Cyberattacks have significantly escalated over the years, and attackers are making a killing by infiltrating into the company’s intricate processes.
A cyberattack is a virtual assault carried out by cybercriminals using an internet-enabled device. Their main aim is to cripple the receivers’ device and render it of no use or hold the device for a ransom, which is how it became known as ransomware.
Types of Cyberattacks
The most common types of cyberattacks are:
- Denial-of-service (DoS) and distributed denial-of-service (DDoS) attacks
- Man-in-the-middle (MitM) attack
- Phishing and spear-phishing attacks
- SQL injection attack
- Cross-site scripting (XSS) attack
When carrying out a cyberattack, there are two types of cyber criminals, one who carries out non-targeted cyberattacks and the other who carries out targeted cyberattacks. These individuals use varying techniques of carrying out a cyberattack depending on the nature of their attack.
A targeted cyberattack means a company is chosen potentially because the attacker has ill intentions regarding the business or has been paid by an individual or a group to target the enterprise.
This type of attack requires special skills, and the hack itself could take months. During this type, the cybercriminal(s) would best strategize on how to infiltrate the company’s online infrastructure and target their devices.
Targeted cyberattacks tend to cause more damage than untargeted cyberattacks as they are customized to attack the company’s processes, devices, or users. It doesn’t matter if the personnel is at the office or home; the cyberattack can affect the company regardless of location. In these particular cases, the type of attack is typically either a spear-phishing or DDoS attack.
On the other hand, untargeted attacks are random attacks that target as many devices, processes, or users that the attacker can possibly reach. Without discriminating, untargeted attacks don’t hold back on the number of devices and users. The targeted devices could be hundreds to millions depending upon the level of cyberattack.
Social engineering attacks such as phishing, vishing, smishing, and ransomware are typical examples of a targeted cyberattack.
The widespread adaptability of the internet has led to significant advancements in technology and innovation, making our lives relatively easier than without the internet. Simultaneously, cybercriminals have also benefited from the internet and have advanced their illicit activities.
With significant progress in computing power, cybercriminals now carry out more cyberattacks than ever before. They are always one step ahead and cooking new ways to cause damage to users and businesses.
A cyberattack isn’t a single code or a malicious activity that stays the same. Cybercriminals carry out many cyberattacks such as phishing attacks, spyware, malware, ransomware, logic bombs, Trojan horses, adware, vishing, smishing, catfishing, malvertising, DNS attacks, DDoS attacks, pharming, brute force attack, spamming, and so much more.
Each cyberattack works uniquely with the primary intention of getting a hold of user data, money, gaining access to the system, manipulating or crippling the user’s device.
Once a company is targeted with a cyberattack, it can seriously damage its entire operations architecture. For instance, a company that manufactures steel via automated machines may find themselves in grave trouble if their systems are infected with malware that overwrites the codes and sets its own set of rules.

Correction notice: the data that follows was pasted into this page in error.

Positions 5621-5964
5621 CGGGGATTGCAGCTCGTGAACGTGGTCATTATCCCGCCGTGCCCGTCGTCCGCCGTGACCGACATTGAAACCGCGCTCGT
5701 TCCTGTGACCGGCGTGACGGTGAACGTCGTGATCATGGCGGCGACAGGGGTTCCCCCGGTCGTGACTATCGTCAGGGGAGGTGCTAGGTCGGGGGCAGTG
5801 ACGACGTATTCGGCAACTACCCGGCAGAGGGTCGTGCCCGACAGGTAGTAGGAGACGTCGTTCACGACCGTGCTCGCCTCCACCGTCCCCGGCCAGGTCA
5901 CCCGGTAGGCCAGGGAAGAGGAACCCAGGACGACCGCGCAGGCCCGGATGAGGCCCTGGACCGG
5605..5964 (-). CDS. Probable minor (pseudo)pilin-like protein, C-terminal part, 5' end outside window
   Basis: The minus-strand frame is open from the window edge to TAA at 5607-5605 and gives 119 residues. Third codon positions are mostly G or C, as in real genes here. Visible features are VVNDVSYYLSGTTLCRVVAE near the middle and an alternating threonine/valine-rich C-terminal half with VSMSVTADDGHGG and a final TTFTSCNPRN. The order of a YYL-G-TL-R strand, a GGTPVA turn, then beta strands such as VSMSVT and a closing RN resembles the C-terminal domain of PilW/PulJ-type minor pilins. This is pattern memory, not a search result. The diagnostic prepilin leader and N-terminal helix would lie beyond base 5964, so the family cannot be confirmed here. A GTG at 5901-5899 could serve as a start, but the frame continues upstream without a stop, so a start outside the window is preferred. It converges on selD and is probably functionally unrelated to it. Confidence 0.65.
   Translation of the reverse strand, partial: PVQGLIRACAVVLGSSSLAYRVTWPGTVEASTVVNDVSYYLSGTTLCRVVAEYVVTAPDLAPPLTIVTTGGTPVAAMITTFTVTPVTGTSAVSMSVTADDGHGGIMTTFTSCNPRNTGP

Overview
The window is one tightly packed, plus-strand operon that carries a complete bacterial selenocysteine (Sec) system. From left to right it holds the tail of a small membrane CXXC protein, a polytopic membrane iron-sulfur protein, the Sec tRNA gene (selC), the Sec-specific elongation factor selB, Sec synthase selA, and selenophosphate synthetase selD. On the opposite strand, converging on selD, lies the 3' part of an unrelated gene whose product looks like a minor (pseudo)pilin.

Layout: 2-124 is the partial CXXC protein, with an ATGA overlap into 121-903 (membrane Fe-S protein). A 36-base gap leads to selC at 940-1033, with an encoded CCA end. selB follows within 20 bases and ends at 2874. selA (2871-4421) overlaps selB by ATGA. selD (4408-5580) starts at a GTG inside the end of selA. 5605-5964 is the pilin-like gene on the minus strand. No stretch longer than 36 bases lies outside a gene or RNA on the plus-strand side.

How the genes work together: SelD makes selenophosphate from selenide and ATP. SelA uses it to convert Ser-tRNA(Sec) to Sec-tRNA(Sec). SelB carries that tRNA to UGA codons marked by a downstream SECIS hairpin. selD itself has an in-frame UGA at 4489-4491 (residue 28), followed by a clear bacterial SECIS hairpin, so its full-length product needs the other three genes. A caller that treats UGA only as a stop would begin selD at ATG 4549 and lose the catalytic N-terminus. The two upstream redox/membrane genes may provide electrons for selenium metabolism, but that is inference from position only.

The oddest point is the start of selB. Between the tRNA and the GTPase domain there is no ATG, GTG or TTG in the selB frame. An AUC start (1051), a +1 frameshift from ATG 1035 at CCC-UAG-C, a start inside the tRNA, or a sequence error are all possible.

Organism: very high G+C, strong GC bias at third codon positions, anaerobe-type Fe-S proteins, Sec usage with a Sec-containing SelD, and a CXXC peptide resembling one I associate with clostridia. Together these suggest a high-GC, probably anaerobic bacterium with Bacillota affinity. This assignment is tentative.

Norsk Hydro, a Norwegian aluminum company, faced this dilemma when they refused to cave into the cyber criminal's demands for money and spent over £45m trying to restore their business to full strength.
The sheer magnitude of the problem travels further as the US Power Grid became a cyberattack target on March 5, 2019. Although there was no blackout, the hackers used a firewall vulnerability to cause periodic "blind spots" for grid operators in the western United States for about 10 hours.
Learn more about Identity Theft
Apart from holding a company’s devices and data for ransom, a cyberattack’s effects go way beyond.
The economic cost of a cyberattack
A single or multiple cyberattacks often result in substantial financial loss for the company. Here’s why:
· Theft of corporate data
· Theft of financial data such as bank details or credit card details
· Monetary theft
· Disruption of online services
· Termination of business contracts
· Cost of upgrading systems, repairing devices, and compensating affectees
The reputational damage due to a cyberattack
Whether it’s an online or offline business, the foundation of customer relationships is built on trust. Once a business faces a cyberattack that creates havoc, the customer relationship can wear away and lead to:
· Customers leaving the business
· Massive loss in sales
· Decrease in profits
· It’s not just the customers that are affected but the vendors and suppliers associated with the business. Any stakeholder would want to disassociate themselves from a business that has faced a cyberattack out of fear that their information is vulnerable; this has been proven to happen time and time again.
Legal consequences of a cyberattack
With data protection and privacy laws in place, businesses no longer have the freedom to walk away freely. There are consequences and heavy penalties if a company fails to secure its online realm and falls victim to a cyberattack.
The regulatory body may fine vast sums of money to the business or terminate their contract to offer their services.
This goes to show the long-lasting impact on a company and the repercussions of a cyberattack.